The (5) Worst Foods For Diabetes [Part-1 in our series]
(POR) Over 11.9 million people in Brazil have diabetes. And it’s a disease that takes an enormous toll on the health of the population. Diabetes (1) accelerates aging; (2) damages the kidneys, cardiovascular system, eyes and nerve tissue; and (3) increases cancer risk.
The good news is that the devastating complications and premature deaths associated with diabetes can be prevented. The primary cause of the parallel increases in obesity and diabetes is the nutrient-depleted “American-styled” diet. The worst foods for diabetes (the foods that elevate blood sugar, reduce insulin sensitivity and increase type-2 diabetes risk) are the foods that are becoming the most common in the Brazilian diet now. They include the following:
- Added sugars — Since diabetes is characterized by abnormally elevated blood glucose levels, it is important to avoid the foods that cause dangerously high spikes in blood glucose – primarily refined (processed) foods such as sugar-sweetened beverages. Drinks like soda and fruit juices are devoid of plant fiber that would act to slow the absorption of glucose into the blood. The same applies to sugary processed foods and desserts, which have similar effects. Scientifically speaking – these foods promote hyperglycemia and insulin resistance, and promote the formation of advanced glycation end products (AGEs) in the body. Advanced Glycation End Products (AGEs) alter the normal, healthy function of cellular proteins, stiffen the blood vessels, accelerate aging, and promote diabetes complications.
- Refined grains — White rice and white flour products. Refined carbohydrates like white rice, white pasta, and white bread are missing the fiber from the original grain, so they raise blood glucose higher and faster than their intact, unprocessed counterparts. In a 6-year study of 65,000 women, those with diets high in refined carbohydrates from white bread, white rice, and pasta were 2.5 times as likely to be diagnosed with type-2 diabetes compared to those who ate lower-GL foods such as intact whole grains and whole wheat bread. An analysis of four prospective studies on white rice consumption and diabetes found that each daily serving of white rice increased the risk of diabetes by 11%. In addition to the glucose-raising effects, cooked starchy foods also contain AGEs, which promote aging and diabetes complications.
- Fried foods — Potato chips, French fries, doughnuts and other fried starches start with a high-glycemic food, and then add a huge number of low-nutrient calories in the form of cooking oil. The combination of glycemic carbs and oil is particularly potent at stimulating fat storage hormones. Plus, like other cooked starches, fried foods contain AGEs.
- Trans fats — Fast food and fried restaurant foods; Foods processed with very low quality ingredients and high concentrations of preservatives, such as bakery products like cookies, pastries and breads. Diabetes accelerates cardiovascular disease. Since the vast majority of diabetics (more than 80%) die from cardiovascular disease, any food that increases cardiovascular risk will be especially problematic for those with diabetes. Trans-fat intake is a strong dietary risk factor for heart disease, and even a small amount of trans-fat intake increases risk. In addition to their cardiovascular effects, saturated fats and trans-fats reduce insulin sensitivity, leading to elevated glucose and insulin levels, and greater risk of diabetes. A 2012-13 World Health Organization (WHO) review of world trans-fat use also observed the following: “In many low and middle-income countries, the main source of trans-fatty acids (TFAs) is food purchased from street vendors and the unorganized food sector rather than pre-packaged food.”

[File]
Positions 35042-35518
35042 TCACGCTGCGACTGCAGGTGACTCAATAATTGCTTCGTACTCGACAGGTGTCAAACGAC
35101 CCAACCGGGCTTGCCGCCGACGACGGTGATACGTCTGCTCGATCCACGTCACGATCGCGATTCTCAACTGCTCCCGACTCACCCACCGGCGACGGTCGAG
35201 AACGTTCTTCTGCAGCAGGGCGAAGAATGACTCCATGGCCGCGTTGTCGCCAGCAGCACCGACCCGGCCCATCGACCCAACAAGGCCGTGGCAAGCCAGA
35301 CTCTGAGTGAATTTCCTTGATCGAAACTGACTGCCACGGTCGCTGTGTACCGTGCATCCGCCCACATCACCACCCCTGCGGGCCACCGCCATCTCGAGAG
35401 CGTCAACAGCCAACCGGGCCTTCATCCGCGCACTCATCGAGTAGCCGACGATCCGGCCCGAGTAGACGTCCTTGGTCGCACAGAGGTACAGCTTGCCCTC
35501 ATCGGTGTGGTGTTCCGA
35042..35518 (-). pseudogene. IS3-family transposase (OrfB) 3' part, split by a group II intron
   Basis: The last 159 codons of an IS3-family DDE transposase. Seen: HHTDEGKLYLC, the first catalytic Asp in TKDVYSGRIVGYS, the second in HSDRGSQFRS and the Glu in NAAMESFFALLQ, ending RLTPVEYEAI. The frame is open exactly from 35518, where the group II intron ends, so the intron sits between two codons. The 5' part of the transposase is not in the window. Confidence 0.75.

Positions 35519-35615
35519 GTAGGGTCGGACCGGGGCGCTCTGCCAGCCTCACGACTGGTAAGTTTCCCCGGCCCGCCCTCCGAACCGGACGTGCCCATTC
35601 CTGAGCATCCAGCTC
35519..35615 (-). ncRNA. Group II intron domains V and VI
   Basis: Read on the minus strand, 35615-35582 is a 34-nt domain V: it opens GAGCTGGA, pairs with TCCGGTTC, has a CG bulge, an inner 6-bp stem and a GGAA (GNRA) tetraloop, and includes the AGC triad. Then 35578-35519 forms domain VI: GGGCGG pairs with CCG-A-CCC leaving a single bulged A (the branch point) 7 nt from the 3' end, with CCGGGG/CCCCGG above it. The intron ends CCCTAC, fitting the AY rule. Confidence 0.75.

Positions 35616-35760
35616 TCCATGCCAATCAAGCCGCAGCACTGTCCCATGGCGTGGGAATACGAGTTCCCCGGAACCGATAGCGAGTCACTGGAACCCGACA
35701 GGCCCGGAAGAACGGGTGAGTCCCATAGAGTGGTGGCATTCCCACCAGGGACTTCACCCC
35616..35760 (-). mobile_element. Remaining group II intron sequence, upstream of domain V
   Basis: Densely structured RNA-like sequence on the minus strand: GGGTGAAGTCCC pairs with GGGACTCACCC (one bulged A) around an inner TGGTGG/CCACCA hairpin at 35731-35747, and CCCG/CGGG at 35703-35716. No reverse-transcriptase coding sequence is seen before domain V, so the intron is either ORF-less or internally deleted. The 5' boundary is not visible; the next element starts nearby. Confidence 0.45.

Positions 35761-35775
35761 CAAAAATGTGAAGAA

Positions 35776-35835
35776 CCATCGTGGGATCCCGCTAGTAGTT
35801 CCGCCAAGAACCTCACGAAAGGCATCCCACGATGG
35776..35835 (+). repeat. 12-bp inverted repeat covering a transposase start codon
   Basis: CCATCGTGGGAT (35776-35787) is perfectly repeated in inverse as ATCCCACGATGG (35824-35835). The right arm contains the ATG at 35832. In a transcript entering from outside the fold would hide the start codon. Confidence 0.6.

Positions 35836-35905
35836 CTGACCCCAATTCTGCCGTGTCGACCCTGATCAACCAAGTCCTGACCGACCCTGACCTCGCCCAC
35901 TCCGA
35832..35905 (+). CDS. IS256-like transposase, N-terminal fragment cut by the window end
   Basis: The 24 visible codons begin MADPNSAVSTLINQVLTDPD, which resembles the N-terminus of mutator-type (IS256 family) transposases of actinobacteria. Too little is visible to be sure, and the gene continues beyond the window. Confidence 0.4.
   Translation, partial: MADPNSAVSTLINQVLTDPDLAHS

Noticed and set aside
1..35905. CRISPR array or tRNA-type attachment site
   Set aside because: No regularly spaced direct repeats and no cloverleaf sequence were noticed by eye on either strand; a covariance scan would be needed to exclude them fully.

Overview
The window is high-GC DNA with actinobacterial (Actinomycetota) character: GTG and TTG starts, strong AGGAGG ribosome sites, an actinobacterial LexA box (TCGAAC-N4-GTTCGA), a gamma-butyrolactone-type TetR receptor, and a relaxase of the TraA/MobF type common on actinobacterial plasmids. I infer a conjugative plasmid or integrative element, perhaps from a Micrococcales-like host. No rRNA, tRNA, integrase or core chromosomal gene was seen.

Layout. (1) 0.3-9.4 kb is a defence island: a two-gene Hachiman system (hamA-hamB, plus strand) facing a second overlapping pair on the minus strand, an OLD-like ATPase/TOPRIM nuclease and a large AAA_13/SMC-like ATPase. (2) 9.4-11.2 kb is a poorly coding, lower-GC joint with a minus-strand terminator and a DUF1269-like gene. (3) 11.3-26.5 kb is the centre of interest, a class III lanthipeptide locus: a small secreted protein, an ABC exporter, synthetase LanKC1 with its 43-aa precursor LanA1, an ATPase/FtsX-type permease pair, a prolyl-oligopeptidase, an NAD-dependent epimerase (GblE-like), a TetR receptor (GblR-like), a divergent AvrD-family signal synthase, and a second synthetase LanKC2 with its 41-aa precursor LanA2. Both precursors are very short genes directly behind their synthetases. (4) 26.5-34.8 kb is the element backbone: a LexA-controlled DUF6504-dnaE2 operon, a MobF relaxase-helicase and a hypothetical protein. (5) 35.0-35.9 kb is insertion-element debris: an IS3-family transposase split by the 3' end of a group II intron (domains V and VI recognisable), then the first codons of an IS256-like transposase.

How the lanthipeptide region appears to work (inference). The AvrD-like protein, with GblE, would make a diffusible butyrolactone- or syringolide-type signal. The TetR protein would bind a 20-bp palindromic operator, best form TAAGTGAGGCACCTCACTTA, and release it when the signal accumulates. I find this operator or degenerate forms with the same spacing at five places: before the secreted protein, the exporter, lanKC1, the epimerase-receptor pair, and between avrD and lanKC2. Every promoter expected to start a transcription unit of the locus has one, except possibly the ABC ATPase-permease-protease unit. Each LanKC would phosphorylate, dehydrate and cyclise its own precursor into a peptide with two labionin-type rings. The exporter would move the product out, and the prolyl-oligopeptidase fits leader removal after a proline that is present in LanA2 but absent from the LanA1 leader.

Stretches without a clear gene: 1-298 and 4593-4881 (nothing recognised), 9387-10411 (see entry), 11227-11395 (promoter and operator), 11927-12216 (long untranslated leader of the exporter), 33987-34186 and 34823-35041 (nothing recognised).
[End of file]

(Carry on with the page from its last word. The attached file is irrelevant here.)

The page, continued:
- Red and processed meats — Many diabetics have come to believe that if sugar and refined grains and other high-glycemic foods raise blood sugar and triglycerides, they should avoid them and eat more animal protein to keep their blood glucose levels in check. However, several studies have now confirmed that high intake of meat increases the risk of diabetes. A meta-analysis of 12 studies concluded that (1) high total meat intake increased type-2 diabetes risk 17% above low intake, (2) high red meat intake increased risk 21%, and (3) high processed meat intake increased risk 41%. Keep in mind that things like bacon, salami, pepperoni and lunch meats like bologna all qualify as processed meats.
If you want to avoid diabetes and enhance your life expectancy, steer clear of these five foods and adopt a high-nutrient diet, which has been shown to (1) reduce HbA1c into the non-diabetic range, (2) reduce or eliminate the need for medications, and (3) dramatically improve blood pressure and triglycerides in diabetic patients. More next week…
[Read about: “The 5 Best Foods For Preventing Or Reversing Diabetes” here]
[Read about: “Nutrient Density – Comparing Different Foods” here]
This article was originally written by Doctor Joel Fuhrman (LINK). Small changes have been made to the original article in order to address the Brazilian population. Joel Fuhrman, MD (Medical Doctor) is a board certified family physician, New York Times best selling author and nutritional researcher who specializes in preventing and reversing disease through nutritional and natural methods. Doctor Fuhrman is an internationally recognized expert on nutrition and natural healing, and has appeared on hundreds of radio and television shows including The Doctor Oz Show, The Today Show, Good Morning America, and Live with Kelly. Doctor Fuhrman’s own hugely successful PBS (Public Broadcasting) television shows, Steps to Incredible Health and Doctor Fuhrman’s Immunity Solution, bring nutritional science to homes all across America. (LINK)